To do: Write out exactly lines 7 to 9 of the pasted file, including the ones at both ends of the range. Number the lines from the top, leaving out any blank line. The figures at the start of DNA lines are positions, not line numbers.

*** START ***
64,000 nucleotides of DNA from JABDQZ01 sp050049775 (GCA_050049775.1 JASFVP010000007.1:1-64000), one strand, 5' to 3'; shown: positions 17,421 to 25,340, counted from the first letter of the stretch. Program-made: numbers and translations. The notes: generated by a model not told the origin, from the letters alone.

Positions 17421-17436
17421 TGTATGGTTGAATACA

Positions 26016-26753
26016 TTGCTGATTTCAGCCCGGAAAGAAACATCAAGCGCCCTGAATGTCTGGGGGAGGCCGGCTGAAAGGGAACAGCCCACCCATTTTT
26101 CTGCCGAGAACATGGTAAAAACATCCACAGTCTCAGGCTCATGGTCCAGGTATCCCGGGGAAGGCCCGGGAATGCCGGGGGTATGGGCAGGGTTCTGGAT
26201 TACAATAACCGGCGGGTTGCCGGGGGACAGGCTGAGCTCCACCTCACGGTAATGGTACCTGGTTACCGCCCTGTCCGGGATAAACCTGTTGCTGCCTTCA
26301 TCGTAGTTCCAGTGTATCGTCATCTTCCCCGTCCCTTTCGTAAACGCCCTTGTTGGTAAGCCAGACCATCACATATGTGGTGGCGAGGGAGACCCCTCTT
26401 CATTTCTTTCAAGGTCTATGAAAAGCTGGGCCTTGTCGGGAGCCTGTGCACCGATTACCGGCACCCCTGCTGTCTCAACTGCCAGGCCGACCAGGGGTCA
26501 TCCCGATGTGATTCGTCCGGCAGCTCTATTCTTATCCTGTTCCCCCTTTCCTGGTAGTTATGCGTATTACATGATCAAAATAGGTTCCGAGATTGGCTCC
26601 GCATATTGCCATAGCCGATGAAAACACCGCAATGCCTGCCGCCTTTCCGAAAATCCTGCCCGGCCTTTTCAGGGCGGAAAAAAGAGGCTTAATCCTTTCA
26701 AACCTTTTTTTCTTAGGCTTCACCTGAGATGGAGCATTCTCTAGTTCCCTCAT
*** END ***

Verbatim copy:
26201 TACAATAACCGGCGGGTTGCCGGGGGACAGGCTGAGCTCCACCTCACGGTAATGGTACCTGGTTACCGCCCTGTCCGGGATAAACCTGTTGCTGCCTTCA
26301 TCGTAGTTCCAGTGTATCGTCATCTTCCCCGTCCCTTTCGTAAACGCCCTTGTTGGTAAGCCAGACCATCACATATGTGGTGGCGAGGGAGACCCCTCTT
26401 CATTTCTTTCAAGGTCTATGAAAAGCTGGGCCTTGTCGGGAGCCTGTGCACCGATTACCGGCACCCCTGCTGTCTCAACTGCCAGGCCGACCAGGGGTCA